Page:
Obama expanded the controversial “signature strikes” drone program into Yemen this month, where drone strikes can now be authorized even when the identity of the potential victims is unknown. The Washington Post reports that this program has already killed its first target: Mohammad Said al Umda, an al-Qaeda operative who received extensive training in Afghanistan and is believed to be a commander for al-Qaeda’s operations on the Arabian Peninsula.That Obama has chosen to expand the drone campaign in Yemen is not a surprise. The past few years have seen al-Qaeda and other terror groups gain a significant foothold in Yemen, which now threatens to become another Afghanistan—a weak state from which terror attacks can be planned with little harassment by local government. Drone strikes have proven effective in combating these terror cells in the past, and from a tactical perspective continuing them is simply a logical move.What is surprising is the lack of public outcry. In the waning years of the Bush Administration, even modest military expansion was greeted by opposition and outrage at presidential overreach. Though Obama’s plan is currently under scrutiny in Congress and is getting some press coverage, it looks like this expansion will be allowed to pass rather quietly.Fortunately, it looks like Obama is proceeding wisely, given the ongoing threat to the United States from radicalized terror groups. It’s almost as if we were in a war of some kind, a global war on terror, perhaps. And it’s almost as though the President thought the threat was so grave, so immense, that the United States had to bring everything we have to the struggle. Imagine that.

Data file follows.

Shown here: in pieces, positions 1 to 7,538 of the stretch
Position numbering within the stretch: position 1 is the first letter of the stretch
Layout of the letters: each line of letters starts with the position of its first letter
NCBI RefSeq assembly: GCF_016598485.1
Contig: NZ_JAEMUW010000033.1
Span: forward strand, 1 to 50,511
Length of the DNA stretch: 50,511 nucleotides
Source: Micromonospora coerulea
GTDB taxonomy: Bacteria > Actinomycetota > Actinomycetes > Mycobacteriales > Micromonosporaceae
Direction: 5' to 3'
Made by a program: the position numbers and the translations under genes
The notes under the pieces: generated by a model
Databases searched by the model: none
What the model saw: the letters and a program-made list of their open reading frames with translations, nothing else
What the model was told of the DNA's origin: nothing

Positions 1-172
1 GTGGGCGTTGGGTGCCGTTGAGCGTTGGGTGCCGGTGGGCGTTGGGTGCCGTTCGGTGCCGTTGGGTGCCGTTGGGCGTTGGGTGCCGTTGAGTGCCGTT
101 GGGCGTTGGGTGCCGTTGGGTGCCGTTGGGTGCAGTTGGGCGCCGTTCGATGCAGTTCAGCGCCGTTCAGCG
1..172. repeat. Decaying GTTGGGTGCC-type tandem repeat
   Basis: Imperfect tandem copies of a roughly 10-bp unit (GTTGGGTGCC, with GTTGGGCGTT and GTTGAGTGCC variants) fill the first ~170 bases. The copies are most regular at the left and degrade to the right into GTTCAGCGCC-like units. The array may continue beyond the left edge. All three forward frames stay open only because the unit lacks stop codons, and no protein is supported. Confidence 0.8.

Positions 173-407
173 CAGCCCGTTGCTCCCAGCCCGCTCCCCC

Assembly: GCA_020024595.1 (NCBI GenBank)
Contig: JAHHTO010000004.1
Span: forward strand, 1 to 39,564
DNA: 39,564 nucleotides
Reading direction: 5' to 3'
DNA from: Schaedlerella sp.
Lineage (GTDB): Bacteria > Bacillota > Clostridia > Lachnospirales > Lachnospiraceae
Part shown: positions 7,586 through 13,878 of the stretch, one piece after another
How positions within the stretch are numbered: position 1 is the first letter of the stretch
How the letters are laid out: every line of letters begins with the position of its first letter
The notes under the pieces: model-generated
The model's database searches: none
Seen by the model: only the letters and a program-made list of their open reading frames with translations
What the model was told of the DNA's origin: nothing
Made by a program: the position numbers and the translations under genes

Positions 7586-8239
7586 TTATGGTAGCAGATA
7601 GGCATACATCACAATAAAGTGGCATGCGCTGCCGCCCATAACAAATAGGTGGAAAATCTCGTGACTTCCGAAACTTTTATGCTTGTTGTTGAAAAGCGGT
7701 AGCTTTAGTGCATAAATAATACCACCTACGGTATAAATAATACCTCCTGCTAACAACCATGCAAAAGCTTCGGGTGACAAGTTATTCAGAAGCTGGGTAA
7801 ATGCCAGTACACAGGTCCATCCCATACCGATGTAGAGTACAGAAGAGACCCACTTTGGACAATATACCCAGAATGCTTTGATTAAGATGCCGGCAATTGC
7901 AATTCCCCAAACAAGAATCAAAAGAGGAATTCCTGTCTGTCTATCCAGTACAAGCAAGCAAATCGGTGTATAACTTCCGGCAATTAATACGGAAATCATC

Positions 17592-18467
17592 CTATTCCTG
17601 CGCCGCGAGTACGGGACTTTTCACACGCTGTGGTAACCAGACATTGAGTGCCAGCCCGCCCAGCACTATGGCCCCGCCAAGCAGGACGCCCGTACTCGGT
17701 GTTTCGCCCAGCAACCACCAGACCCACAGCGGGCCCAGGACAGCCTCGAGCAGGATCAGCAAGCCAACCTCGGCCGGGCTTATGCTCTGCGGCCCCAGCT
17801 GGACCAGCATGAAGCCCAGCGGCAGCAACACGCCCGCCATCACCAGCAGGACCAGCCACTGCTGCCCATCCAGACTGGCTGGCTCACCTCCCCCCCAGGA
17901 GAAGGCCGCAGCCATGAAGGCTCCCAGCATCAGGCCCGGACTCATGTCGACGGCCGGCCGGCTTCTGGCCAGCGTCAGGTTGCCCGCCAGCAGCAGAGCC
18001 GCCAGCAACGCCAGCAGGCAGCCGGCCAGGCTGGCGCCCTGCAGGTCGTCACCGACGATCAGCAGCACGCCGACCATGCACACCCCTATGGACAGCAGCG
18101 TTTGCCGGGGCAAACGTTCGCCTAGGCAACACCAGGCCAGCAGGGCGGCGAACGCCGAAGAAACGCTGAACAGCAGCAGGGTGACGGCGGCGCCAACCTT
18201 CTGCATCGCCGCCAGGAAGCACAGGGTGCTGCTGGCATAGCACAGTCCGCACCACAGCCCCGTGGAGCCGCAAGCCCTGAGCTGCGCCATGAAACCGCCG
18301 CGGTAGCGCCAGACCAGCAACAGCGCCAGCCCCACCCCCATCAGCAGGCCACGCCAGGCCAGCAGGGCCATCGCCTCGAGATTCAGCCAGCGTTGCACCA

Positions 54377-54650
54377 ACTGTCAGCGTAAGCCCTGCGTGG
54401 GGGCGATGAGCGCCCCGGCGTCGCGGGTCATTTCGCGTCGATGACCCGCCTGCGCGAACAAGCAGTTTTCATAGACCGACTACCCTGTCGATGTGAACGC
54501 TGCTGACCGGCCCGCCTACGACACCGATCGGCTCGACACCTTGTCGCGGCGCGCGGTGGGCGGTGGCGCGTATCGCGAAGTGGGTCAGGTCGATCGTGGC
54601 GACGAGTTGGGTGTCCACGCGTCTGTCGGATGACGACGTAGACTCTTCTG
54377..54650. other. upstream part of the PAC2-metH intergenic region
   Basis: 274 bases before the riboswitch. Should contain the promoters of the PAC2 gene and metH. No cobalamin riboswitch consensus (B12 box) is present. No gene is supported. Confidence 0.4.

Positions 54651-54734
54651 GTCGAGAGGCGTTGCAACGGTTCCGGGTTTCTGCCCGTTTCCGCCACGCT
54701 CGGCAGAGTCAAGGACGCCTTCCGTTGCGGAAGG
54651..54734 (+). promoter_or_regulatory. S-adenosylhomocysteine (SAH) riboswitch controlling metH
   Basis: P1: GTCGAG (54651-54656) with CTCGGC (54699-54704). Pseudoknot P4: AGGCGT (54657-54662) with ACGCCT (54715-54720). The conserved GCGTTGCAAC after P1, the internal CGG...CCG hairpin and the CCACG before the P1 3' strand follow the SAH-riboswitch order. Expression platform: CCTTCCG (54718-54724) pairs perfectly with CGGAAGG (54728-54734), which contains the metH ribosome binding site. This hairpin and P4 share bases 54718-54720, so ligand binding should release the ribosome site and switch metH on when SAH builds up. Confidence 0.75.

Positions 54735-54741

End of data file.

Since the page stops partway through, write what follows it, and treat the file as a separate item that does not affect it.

Obama Follows Bush in Yemen, Ups Drone Strikes